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While the World Watched: A Birmingham Bombing Survivor Comes of Age during the Civil Rights Movement

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While the World Watched by demy nesmith on Prezi

A unique and moving exploration of how racial relations have evolved over the past five decades, While the World Watched is an incredible testament to how far we’ve come — and how far we have yet to go.

On September 15, 1963, a Klan-planted bomb went off in the 16th Street Baptist Church in Birmingham, Alabama. Fourteen-year-old Carolyn Maull was just a few feet away when the bomb exploded, killing four of her friends in the girl's rest room she had just exited. It was one of the seminal moments in the Civil Rights movement, a sad day in American history . . . and the turning point in a young girl's life. "While the World Watched" is a poignant and gripping eyewitness account of life in the Jim Crow South--from the bombings, riots and assassinations to the historic marches and triumphs that characterized the Civil Rights movement. A uniquely moving exploration of how racial relations have evolved over the past 5 decades, "While the World Watched" is an incredible testament to how far we've come and how far we have yet to go.

While the World Watched - Christian Audio

  • Free Download of Carolyn Mckinstry’s Book – While the World Watched
  • Book Review : While The World Watched | The Road Less Traveled

    While The World Watched is a history lesson for us all, as well as a personal memoir of someone who was part of that history. She provides excerpts of famous speeches from those on both sides of the Civil Rights Movement such as Martin Luther King Jr., Governor George Wallace, and President John F. Kennedy. A timeline of events that made up the Civil Rights Movement, vivid photographs, and a sample of the Jim Crow Laws provide the reader with a better perspective of the sin and struggles of segregation. I believe this book is a must read, as some of the feelings of Civil Rights Movement still exist today. This book will sadden you, encourage you, anger you, and challenge you in ways you don’t expect. While The World Watched is very well written and definitely worth your time.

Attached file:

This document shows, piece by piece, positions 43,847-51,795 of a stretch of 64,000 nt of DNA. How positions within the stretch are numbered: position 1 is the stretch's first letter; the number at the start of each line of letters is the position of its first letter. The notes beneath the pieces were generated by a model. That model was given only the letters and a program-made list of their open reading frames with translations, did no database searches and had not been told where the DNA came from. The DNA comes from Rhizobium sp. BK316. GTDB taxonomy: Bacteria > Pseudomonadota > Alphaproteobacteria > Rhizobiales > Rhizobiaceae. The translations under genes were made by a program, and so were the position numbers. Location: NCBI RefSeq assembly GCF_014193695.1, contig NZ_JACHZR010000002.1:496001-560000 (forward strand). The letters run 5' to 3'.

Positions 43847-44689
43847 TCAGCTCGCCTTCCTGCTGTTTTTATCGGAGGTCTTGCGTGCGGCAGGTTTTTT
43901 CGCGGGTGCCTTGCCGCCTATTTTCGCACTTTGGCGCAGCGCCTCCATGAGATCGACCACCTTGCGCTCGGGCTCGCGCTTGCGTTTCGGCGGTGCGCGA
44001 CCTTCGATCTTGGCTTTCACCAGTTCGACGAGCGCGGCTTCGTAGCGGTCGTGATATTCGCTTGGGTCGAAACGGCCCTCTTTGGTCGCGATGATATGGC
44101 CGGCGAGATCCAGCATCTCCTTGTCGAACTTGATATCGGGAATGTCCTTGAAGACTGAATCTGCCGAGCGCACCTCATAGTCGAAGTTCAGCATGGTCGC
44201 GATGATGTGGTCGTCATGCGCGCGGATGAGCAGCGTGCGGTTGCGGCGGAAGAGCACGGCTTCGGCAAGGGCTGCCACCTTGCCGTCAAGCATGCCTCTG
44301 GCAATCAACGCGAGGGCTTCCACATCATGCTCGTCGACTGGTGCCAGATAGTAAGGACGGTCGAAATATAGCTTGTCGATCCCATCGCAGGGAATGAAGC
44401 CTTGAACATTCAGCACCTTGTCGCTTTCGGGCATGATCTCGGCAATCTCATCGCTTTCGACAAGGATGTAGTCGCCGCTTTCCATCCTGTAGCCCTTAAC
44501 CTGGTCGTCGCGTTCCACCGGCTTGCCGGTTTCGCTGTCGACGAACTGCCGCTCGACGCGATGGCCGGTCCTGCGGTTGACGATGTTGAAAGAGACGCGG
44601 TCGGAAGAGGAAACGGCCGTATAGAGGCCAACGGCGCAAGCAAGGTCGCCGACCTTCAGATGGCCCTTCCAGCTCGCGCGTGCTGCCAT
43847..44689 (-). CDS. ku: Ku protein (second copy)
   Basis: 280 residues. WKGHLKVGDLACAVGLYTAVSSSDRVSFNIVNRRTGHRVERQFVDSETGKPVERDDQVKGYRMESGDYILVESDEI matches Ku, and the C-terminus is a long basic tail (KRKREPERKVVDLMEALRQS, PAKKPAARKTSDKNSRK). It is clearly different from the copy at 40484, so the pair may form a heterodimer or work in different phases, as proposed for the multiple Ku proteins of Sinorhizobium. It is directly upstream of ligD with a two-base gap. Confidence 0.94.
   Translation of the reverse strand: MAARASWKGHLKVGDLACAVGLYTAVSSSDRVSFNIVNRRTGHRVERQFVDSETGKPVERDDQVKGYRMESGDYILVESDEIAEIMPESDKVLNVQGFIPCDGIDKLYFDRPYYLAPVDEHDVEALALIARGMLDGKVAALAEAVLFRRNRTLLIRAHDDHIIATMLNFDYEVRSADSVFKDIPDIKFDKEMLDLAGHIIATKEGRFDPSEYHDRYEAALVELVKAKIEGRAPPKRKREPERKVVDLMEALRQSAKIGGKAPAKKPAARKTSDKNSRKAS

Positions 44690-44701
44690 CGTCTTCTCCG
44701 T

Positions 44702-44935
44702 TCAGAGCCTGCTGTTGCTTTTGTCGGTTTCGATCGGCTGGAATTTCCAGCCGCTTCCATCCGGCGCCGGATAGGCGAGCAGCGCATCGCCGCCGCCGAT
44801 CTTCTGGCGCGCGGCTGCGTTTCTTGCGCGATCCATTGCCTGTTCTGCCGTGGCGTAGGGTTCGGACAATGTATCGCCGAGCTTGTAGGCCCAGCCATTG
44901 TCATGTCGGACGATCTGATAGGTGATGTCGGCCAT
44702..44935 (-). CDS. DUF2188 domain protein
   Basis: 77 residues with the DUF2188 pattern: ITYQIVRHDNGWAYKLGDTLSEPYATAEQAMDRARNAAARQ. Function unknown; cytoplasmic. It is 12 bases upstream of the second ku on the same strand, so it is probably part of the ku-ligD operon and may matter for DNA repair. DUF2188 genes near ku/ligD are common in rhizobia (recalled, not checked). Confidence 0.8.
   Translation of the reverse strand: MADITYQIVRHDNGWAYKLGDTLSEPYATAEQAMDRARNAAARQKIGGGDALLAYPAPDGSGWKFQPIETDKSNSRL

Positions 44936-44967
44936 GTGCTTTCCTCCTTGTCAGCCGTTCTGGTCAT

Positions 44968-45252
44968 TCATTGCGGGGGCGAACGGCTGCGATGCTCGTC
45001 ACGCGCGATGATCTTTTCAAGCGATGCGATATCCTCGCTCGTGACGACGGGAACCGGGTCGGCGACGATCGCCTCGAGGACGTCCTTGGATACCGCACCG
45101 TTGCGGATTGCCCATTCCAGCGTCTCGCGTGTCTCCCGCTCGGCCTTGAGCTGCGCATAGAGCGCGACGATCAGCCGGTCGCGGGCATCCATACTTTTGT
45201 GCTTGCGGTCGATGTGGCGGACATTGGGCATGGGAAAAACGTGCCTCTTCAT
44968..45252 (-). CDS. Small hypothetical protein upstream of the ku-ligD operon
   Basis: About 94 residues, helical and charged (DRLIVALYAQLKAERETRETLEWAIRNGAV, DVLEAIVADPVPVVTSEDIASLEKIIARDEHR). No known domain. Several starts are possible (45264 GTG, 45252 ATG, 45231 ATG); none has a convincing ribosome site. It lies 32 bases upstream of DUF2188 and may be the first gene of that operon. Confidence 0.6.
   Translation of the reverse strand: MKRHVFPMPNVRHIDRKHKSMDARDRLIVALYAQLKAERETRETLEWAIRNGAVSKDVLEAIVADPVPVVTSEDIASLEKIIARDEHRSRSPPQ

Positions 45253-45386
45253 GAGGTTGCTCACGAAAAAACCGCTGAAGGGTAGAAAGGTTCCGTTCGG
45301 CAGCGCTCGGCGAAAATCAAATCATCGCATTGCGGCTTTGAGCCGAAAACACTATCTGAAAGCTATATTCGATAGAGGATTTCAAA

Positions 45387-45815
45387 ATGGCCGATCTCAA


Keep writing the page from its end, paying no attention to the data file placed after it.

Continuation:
Fifteen-year-old Carolyn Maull McKinstry was just a few feet away when the Klan-planted bomb that killed four of her friends exploded in the Sixteenth Street Baptist Church in Birmingham, Alabama. It was one of the seminal moments in the Civil Rights movement, a sad day in American history . . . and the turning point in a young girl's life. Carolyn's story is a poignant and gripping eyewitness account of what it was like to grow up in the Jim Crow South--from the bombings, riots, and assassinations to the historic marches and triumphs that characterized the Civil Rights era. A unique and moving exploration of how racial relations have evolved over the past five decades, "While the World Watched" is an incredible testament to how far we've come--and how far we have yet to go. "For many years we have seen the effects of hate on our world. Now it is time to prove what love will do. One day at a time, one individual at a time, and one act of kindness at a time--we can change the world. The time has come to stop watching and begin healing." -- Carolyn Maull McKinstry Carolyn Maull McKinstry is a survivor of the Civil Rights struggle and an eyewitness to the Sixteenth Street Baptist Church bombing. As a teenager, she marched under Dr. Martin Luther King Jr. and bravely faced Bull Connor's German shepherds and stinging fire hoses during the battle for equal rights in her hometown of Birmingham, Alabama. Now, nearly fifty years after the bombing, Carolyn is still an active member of the Sixteenth Street Baptist Church, serves as president of the Sixteenth Street Foundation, and works full time spreading her message of racial reconciliation. A highly sought-after speaker, she has appeared on "Oprah," "20/20," CNN, and MSNBC, and portions of her story have been featured in "Life" magazine and "USA Today." She has made numerous television and documentary appearances, including Spike Lee's documentary "Four Little Girls"; Soledad O'Brien's "Black in America"; Brian Williams's "Shades of Progress," "Shadows of Hate"; and Family Network's "We Shall Not Be Moved." She recently received her master of divinity from Beeson Divinity School in Birmingham, Alabama, where she currently lives with her husband, Jerome. Denise George is the author of twenty-four books, including "The Secret Holocaust Diaries: The Untold Story of Nonna Bannister." She is also the author of more than 1,500 articles for magazines such as "Christianity Today," "Decision," "Guideposts," "Essence," and "Redbook." Denise and her husband, Dr. Timothy George, live in Birmingham, Alabama.